Having flown United this week, traffic was heavy at both SFO and O’Hare. Flights were packed. In fact, I’m sitting at the terminal waiting for my delayed flight as I type. Chicago was jammed with activities on the road, at the parks and along the lake, as well as in restaurants, bars and hotels. Wallets were open. Credit cards were swiping. Phones were active. People were spending.
Of course, that observation is purely anecdotal and the results are in the rearview mirror. But there is plenty of indication that spending will continue into the seasonally strong Holidays. A new Deloitte survey sees holiday spending up 14% this year. Beyond 2023 is a total wildcard.
Elon Musk sent a cautious warning after Tesla reported its disappointing quarter. These large interest rates are weighing down affordability. High energy prices are also providing pressure. Oil jumped over 3% after Iran’s foreign minister called for an Oil embargo against Israel. It went even higher, back over $90, in response to a drone attack in the Persian Gulf. The Market has been taking these pressures in stride. But there are definite limits. It’s believed an Oil spike to $120 per barrel would stall global growth.
Geopolitical concerns grabbed more Market attention after largely looking past them earlier in the week. Historically, there’s been a tendency to ignore these global events due to a pretty consistent pattern of having very little economic impact.
The Market focuses on facts, not emotion. News that an Iranian drone was shot down by the US Navy rattled things a bit, particularly sending the price of Oil soaring. The situation in the Middle East is so dangerous in many ways. It will be an overhang for a while. So will another issue: America’s debt.
The United States now has $33.6 Trillion in debt. It’s never been this large. It’s showing no signs of slowing down either. The Federal mountain of debt grew by a whopping $2 Trillion just since Spring. The cost to service the debt is growing fast too. The benchmark 10-year Treasury yield is near that psychologically important 5% level. It hasn’t been there since 2007. It was 4% earlier this year. It was close to zero in 2022.
There was a successful Treasury auction this week. That’s an important indication of healthy demand, particularly for longer maturities like 10 and 20-year debt. This means the government didn’t have to entice investors with a premium over the current bond rates to have them buy the debt. That’s big. The question is, can it continue?
Another positive factor was the intake by dealers. Bond dealers, who buy up supply not taken by bidders, had to accept 11.9% out of the $13 Billion of 20-year bonds sold. That’s only slightly higher than the average of 9.8% so far this year. Higher yields have made bonds more attractive than they’ve been in decades. That said, Bond investors don’t want to see those yields keep rising. Higher yields mean lower prices in Bondland.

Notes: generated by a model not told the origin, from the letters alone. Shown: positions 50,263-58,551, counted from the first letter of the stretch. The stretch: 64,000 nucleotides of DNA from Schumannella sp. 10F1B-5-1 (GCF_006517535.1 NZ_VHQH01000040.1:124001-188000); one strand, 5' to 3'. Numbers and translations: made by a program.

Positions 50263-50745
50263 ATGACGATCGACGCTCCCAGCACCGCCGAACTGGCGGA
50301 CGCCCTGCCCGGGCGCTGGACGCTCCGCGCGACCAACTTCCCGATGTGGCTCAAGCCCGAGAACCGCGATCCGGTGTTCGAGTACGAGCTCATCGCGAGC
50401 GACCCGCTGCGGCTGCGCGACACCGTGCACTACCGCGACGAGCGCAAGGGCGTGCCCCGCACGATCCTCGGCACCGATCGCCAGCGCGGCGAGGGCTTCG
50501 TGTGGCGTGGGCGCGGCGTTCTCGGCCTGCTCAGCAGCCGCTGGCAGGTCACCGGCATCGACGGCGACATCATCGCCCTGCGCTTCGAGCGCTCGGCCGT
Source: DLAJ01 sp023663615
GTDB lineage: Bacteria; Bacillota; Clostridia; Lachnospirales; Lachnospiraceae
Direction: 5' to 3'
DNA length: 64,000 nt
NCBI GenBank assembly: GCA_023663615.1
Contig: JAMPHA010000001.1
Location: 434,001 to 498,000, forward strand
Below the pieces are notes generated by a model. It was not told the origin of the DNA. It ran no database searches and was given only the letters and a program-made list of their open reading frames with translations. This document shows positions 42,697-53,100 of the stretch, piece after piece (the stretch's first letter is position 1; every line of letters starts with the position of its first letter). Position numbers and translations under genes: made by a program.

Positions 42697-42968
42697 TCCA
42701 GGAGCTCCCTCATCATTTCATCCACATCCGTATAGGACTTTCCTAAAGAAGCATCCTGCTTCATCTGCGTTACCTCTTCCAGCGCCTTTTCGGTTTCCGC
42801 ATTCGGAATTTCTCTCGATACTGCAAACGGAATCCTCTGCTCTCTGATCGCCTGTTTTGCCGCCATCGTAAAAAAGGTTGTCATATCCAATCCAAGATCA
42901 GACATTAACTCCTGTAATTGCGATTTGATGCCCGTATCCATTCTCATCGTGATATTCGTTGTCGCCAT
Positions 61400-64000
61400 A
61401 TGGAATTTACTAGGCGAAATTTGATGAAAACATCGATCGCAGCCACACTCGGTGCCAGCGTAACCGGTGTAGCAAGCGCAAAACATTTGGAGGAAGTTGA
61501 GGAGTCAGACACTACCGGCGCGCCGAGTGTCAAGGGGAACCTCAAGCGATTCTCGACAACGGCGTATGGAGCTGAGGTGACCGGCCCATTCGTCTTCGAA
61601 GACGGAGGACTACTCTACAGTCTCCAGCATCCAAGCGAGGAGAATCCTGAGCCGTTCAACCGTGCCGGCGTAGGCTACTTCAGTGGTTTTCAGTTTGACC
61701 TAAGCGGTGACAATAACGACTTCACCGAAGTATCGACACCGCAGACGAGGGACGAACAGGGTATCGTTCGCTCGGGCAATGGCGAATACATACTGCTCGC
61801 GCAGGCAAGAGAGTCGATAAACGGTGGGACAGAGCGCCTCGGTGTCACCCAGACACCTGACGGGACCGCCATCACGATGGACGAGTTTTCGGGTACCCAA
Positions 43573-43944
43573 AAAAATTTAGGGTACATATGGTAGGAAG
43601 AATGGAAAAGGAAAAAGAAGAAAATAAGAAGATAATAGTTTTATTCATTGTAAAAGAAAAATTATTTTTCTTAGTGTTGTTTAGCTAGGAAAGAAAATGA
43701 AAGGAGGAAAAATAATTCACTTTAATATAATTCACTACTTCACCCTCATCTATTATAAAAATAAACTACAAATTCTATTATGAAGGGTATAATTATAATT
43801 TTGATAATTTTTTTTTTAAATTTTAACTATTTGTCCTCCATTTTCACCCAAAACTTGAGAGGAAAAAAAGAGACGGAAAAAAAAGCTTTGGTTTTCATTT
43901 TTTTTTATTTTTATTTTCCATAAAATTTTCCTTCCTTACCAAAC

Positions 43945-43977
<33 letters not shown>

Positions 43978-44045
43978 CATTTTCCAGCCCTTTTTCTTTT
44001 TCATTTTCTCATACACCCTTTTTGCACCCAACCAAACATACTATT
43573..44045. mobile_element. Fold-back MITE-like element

China has been selling Treasuries. It now owns just $800 Billion of America’s debt. It was north of $1 Trillion before Covid. China is still the 3rd largest owner behind the Federal Reserve and Japan. But the number of buyers is shrinking. This, at a time when the Fed has switched from being the largest buyer to the largest seller of Treasuries as it reduces its Covid balance sheet.
Many have been pointing to sticky inflation and a higher for longer Fed approach for the recent spike in yields. That’s true. But we think something else is going on. The Market seems to be finally sending the message that reckless spending in Washington is no longer tolerable. Fiscal discipline has been absent for years. Both political parties are squarely responsible. There’s a serious debt problem. It can’t last.
For the first time in memory, there’s a real question of who will keep buying America’s ballooning debt. Dysfunction in Washington is pressing the limits of acceptability. It’s no coincidence that the 10-Year Treasury yield soared so much lately. The inability to simply name a Speaker of the House of Representatives is a clear message that today’s United States Congress is challenged with the very basics of governance. America’s AAA credit is legitimately being questioned because its government leadership is substandard, at the very least.
America has an insatiable thirst to spend. It’s been that way for decades. Covid exacerbated it. At 70% of revenue generation, the Consumer dominates our Economy. In many ways, shopping is a sport. It can also be a vice. Overspending can cause problems when the bill arrives. The Federal debt sits at over $33 Trillion. Credit card debt cleared $1 Trillion. Both are record highs. Credit card delinquencies have begun to rise of late, which is an early sign of weakness at the household level. This is something we are tracking closely.
Accumulating debt is normal and even encouraged at times. But it comes with responsibility. The cost to service said debt has spiked of late. A big reason is the inability to demonstrate discipline with a healthy, balanced budget. The Market is finally pushing back. That’s new. Gold has caught fire again as a safe haven. It’s all worth paying attention to.
Have a nice weekend. We’ll be back, dark and early on Monday.